[Edited to give direct connection with Caporaso-Harris-Mazur via Kevin Buzzard's idea]

Such results are probably true but out of reach of present-day techniques. For each $p$ or $k$, and every sufficiently large $n$ (say $n>k$), the $n$-term arithmetic progressions of the desired type are parametrized by nontrivial points on some algebraic variety, call it $V_n$, of fixed dimension: dimension $2$ if $p$ is fixed (assuming it's not of the form $a(x-x_0)^k+b$ in which case we're back to Darmon-Merel), and degree about $k$ if $p$ is allowed to vary over all polynomials of degree $k$. In each case we have for each $n$ two maps $V_n \rightarrow V_{n-1}$ of degree $k$ that forget the first or last term of the progression; and $V_n$ should be of general type for $n$ large enough. We're now in a setting similar to that of this recent Mathoverflow question (#73346), and I give much the same answer as I did for that question: the claim should follow from the Bombieri-Lang conjectures plus some possibly nontrivial extra work, as in

L.Caporaso, J.Harris, and B.Mazur: Uniformity of rational points, *J. Amer. Math. Soc.* **10** #1 (1997), 1-45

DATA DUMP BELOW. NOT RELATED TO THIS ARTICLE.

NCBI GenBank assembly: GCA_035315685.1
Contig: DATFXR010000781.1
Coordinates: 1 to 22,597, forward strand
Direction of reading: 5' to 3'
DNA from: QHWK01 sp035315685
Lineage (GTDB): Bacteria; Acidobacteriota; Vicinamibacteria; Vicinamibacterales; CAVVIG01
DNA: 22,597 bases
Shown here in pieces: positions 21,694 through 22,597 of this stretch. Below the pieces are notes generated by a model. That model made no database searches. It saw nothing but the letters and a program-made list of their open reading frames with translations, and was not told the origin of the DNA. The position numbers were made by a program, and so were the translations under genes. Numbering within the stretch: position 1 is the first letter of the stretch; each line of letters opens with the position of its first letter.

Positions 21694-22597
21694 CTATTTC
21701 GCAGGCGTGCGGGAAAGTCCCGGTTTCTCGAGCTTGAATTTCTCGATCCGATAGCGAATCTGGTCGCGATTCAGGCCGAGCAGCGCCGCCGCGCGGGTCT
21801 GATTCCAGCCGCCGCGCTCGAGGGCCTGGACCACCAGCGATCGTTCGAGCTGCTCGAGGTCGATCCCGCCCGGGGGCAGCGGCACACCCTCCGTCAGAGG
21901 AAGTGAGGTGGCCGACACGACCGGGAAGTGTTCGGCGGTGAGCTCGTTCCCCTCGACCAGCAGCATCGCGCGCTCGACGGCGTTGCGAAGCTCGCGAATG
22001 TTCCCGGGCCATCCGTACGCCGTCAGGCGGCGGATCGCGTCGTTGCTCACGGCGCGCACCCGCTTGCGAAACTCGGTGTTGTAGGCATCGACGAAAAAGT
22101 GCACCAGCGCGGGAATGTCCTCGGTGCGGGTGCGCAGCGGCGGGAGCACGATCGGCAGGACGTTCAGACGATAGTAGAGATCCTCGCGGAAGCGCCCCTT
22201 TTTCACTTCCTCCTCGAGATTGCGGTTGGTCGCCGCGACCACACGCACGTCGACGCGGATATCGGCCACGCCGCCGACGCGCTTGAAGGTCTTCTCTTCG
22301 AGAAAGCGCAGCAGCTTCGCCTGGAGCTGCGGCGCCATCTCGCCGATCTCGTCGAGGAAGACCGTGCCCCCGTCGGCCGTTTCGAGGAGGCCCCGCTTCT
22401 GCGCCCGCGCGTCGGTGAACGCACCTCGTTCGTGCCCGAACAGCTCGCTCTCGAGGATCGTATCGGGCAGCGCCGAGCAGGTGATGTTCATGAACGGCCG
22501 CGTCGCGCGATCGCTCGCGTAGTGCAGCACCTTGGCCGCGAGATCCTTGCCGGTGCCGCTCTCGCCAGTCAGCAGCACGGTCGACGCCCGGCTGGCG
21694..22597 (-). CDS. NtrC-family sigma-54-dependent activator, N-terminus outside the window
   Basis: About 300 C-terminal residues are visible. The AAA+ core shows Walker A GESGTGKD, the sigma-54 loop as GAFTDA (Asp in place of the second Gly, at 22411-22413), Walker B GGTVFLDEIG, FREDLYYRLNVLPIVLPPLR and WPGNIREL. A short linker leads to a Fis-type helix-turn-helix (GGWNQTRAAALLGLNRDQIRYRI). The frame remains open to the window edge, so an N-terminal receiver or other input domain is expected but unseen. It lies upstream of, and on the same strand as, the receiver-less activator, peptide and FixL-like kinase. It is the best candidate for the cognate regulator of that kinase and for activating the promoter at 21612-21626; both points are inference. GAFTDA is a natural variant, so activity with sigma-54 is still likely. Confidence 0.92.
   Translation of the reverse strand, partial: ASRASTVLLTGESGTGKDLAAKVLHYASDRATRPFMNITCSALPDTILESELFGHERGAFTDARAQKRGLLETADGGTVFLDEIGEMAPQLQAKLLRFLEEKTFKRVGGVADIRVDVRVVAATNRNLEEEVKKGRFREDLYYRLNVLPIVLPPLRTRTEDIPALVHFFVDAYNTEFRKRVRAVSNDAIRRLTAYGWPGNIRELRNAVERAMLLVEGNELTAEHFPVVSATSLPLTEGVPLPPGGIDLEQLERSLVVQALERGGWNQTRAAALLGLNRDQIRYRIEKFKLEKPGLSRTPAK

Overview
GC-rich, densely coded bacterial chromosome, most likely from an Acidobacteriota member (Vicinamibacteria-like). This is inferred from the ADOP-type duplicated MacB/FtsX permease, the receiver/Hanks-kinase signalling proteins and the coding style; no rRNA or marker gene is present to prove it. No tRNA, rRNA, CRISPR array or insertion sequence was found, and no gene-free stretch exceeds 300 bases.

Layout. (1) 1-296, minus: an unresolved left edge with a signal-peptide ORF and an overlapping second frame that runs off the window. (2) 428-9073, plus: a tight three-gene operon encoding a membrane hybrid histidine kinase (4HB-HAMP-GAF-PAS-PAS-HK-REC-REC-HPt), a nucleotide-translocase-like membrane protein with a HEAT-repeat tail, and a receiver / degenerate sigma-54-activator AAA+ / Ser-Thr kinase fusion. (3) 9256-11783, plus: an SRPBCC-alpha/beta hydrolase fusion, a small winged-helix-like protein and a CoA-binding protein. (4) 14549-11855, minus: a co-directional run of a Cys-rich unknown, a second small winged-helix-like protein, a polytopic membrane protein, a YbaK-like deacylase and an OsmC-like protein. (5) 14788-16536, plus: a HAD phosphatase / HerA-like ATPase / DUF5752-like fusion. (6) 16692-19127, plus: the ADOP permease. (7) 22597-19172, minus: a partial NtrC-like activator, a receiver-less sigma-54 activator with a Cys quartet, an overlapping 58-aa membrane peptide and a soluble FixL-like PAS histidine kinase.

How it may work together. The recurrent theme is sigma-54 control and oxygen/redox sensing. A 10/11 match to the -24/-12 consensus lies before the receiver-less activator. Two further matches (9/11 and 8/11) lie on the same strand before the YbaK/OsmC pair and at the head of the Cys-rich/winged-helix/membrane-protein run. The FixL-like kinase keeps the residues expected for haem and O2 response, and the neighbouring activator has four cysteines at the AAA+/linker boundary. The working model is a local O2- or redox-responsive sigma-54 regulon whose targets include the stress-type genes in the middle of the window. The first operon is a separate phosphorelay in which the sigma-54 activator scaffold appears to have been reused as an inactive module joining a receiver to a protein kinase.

but (excluding some very special cases that don't seem relevant here) we have no techniques for proving such results unconditionally on varieties of dimension greater than 1.

**EDIT** Indeed this is a special case of Caporaso-Harris-Mazur, by adapting Kevin Buzzard's observation in his comment on the original question: write the equations as $f(x_m)=m$ $(m=1,2,\ldots,n)$ for some degree-$k$ polynomial $f$ (obtained from $p$ by suitable translation and scaling), and consider just those $m$ in that range which are of the form (say) $y^5$ or $y^5+1$. By Mason's theorem (polynomial ABC) either $f$ or $f-1$ has at least two zeros whose order is not a multiple of $5$, so either $f(x) = y^5$ or $f(x)=y^5+1$ defines a curve of genus at least $2$. But the genus is clearly $O(k)$ for any polynomial $f$ of degree $k$. So, if the number of rational points on such a curve has a uniform bound, then so does the length of an arithmetic progression of values of a polynomial of bounded degree.

Come to think of it, the reduction to C-H-M could also be obtained more directly from the curve $p(x')-p(x)=d$ (for $k>3$), or $p(x''')-p(x'')=p(x'')-p(x')=p(x')-p(x)=d$ (to cover $k=2$ and $k=3$ as well), where $d$ is some multiple of the common difference of the arithmetic progression.

perhapsI am pretty close to constructing elliptic curves with arbitrarily large rank. It's unclear to me what the concensus is about these things existing. Similarly I can construct curves of genus 3, say, over Q with as many points as you like and again it's not clear that such things should exist. – Kevin Buzzard Mar 24 '11 at 21:50